Dates: April 2013, Remade April 2015
Exhibited: 319 Scholes Gallery, Brooklyn, May 2013
Description: African Mahogany and Silicon Bronze frames with Javanese hand batik fabric, Bronze and Iron antique gamelan keys with PVC resonators, Robotic Mallets, and electronics on a pedestal. Penjajaran means alignment or juxtaposition, an arrangement of groups or forces in relation to one another Slentho is an archaic instrument from pre-modern gamelans consisting of metal bars each with a central raised knob, present only in rare Central Javanese ceremonial royal court music ensembles.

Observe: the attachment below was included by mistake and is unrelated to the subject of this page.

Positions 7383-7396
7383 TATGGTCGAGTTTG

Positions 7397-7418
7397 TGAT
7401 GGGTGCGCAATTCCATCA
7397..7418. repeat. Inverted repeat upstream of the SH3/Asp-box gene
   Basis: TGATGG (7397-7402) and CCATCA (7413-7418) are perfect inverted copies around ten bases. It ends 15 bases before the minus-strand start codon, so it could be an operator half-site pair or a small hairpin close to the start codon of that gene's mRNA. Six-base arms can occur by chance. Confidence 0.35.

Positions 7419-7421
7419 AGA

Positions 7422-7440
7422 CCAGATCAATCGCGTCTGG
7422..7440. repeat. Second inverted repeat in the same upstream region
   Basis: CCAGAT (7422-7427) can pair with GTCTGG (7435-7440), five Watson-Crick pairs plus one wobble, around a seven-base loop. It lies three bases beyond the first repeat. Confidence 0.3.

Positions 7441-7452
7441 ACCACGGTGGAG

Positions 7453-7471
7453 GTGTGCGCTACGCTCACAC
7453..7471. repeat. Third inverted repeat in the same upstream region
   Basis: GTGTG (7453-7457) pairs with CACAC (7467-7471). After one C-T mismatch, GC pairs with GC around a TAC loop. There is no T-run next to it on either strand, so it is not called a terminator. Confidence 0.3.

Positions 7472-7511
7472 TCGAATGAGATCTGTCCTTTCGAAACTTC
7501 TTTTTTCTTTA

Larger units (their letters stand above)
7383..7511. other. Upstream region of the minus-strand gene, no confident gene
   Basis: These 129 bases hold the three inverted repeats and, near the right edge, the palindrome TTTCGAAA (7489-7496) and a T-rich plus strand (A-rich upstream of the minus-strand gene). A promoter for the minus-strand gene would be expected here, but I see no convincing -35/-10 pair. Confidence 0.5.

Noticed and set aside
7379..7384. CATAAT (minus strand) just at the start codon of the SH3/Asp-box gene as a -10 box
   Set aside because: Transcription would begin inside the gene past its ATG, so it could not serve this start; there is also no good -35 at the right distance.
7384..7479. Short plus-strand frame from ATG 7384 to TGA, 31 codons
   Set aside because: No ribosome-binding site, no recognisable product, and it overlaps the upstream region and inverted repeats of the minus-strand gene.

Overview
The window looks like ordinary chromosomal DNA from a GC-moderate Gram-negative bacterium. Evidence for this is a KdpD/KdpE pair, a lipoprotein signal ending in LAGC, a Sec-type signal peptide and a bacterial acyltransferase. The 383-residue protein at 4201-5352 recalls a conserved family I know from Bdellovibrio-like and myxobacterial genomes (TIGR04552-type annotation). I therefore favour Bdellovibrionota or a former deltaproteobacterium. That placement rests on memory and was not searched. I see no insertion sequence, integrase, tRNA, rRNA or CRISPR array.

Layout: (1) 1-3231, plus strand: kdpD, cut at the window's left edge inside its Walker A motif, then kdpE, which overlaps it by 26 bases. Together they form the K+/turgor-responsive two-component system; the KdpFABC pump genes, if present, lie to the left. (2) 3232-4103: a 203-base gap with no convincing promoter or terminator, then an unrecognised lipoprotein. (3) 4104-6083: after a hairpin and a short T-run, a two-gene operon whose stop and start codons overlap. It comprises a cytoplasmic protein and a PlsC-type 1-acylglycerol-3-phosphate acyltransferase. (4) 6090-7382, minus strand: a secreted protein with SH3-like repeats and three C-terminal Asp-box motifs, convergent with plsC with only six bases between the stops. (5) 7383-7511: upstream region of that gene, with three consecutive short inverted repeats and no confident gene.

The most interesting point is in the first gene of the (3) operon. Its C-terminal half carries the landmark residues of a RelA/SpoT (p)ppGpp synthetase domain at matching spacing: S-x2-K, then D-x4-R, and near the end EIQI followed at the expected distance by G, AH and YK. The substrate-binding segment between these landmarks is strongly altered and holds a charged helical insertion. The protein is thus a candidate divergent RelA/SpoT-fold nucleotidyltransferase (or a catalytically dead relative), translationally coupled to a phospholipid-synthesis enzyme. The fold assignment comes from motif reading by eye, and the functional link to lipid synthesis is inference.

In the piece 2 original Slentho instruments, one made from bronze and one made from iron, are taken apart then reconstructed in wood cases pairing 1 bronze and 1 iron key over pvc resonator tubes each retrofitted with robotic mallets. The paired notes are slightly detuned from each other to create a phasing wobbling effect when played together. The wood boxes they are mounted in are adorned by two types of traditional Javanese hand batik, one with a motif of a commoner and one with a motif of a palace dweller. The 2 batik fabrics have been cut into strips and interwoven into each other. This piece explores contrast as a form of beauty, inter-mingling the modern and the ancient, as well as the spectrum of class dynamics in both the batik motif and the use of ferrous versus non-ferrous metals. It is also a comment on the conundrum of Javanese culture, which is largely a parable for the developing world's identity conflict over modernity.